Andy Sloan, Guernsey Finance Deputy Chief Executive, Strategy, reflects on recent significant developments for Guernsey Finance's green ambitions and what can be done locally.

Earlier this year Guernsey was recognised by the think-tank Z/Yen as an emerging global player in green finance.

Since then we have seen the launch of the Guernsey Green Fund, a global first, regulated fund for green investments, publication of a discussion paper by the Guernsey Financial Services Commission on green insurance, and there are more product launches to come.

But for me the last few weeks have been a very humbling experience, learning first-hand about the strategies and tactics of some of the key players of the climate change mitigation agenda from the global leaders of Paris, London and Shanghai and others.

In recent weeks Guernsey has joined with other global finance centres in the commitment to the goal of sustainable finance – first in Shanghai at the AGM of the UN Finance Centres for Sustainability (FC4S) network, and then in Dublin where I was proud to represent Guernsey as we participated in the launch of its European arm – FC4S Europe.

Pat Cox, a previous chair of the European Parliament, was inspirational in Dublin, stating that what was most important was not what one has done to date, but the ambition one sets out to achieve – calling for leadership in fighting climate change, and invoking the spirit of State Street's "Fearless Girl".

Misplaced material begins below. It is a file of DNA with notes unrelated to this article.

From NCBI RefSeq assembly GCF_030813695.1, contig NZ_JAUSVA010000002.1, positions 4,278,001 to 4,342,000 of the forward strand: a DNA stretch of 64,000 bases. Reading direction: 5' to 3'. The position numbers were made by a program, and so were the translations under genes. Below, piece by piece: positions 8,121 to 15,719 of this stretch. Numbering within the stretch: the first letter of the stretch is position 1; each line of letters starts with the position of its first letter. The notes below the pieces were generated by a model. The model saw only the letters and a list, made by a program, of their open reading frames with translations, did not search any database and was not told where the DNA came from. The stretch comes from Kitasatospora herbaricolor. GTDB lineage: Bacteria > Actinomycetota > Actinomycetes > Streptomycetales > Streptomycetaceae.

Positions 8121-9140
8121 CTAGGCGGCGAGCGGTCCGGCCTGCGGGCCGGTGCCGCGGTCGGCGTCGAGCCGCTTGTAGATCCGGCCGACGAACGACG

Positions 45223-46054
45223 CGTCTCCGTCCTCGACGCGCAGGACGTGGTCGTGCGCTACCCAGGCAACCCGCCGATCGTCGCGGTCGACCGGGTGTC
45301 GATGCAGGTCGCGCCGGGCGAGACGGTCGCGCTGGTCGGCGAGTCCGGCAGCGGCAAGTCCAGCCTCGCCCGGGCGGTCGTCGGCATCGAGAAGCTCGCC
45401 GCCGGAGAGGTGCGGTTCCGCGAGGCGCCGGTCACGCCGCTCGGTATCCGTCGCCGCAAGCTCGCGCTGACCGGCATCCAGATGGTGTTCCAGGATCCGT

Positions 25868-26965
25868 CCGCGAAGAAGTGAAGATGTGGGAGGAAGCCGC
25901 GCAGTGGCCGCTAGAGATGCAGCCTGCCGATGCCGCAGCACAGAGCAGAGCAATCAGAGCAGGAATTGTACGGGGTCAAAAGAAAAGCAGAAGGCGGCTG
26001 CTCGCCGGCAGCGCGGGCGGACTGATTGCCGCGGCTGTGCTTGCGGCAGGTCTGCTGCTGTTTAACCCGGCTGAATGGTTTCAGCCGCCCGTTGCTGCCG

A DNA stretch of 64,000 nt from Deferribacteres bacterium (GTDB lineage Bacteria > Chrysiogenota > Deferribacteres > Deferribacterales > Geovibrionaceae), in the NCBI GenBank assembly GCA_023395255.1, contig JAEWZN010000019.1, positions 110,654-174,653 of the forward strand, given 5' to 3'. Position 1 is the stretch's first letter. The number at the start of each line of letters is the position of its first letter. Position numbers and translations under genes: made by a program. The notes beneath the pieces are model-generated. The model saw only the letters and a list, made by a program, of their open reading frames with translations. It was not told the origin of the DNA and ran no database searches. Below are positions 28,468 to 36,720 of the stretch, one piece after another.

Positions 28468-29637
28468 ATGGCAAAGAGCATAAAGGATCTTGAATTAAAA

For me what resonated most was Pat outlining his fear that our generation is the last that can do anything to arrest climate change.

In speaking to my colleagues during meetings of Guernsey Green Finance, I make a similar point, that our efforts in green and sustainable finance are our contribution to saving the human race. I am occasionally looked at a little incredulously, but this is true, we have little time. The dinosaurs roamed the earth for 140 million years, as my four-year-old son's library book reliably informs me, before an extinction event wiped them out. Our extinction event is self-made and hurtling towards us after just 40,000 years.

Despite the latest warnings of the International Panel on Climate Change, the majority of the population and many, many financial services professionals remain oblivious to the cause of sustainable finance or the scale of the task ahead. The IPCC estimates that about $2.4 trillion, or roughly 2.5% of global GDP annually, needs to be invested in the energy system between 2016 and 2035 to meet the goal of reduction in global temperature of 1.5 degrees.

Imperial College Business School runs a free online 20-hour introductory course on the issue.

I highly recommend it as a first step in joining the global fight for sustainable finance.

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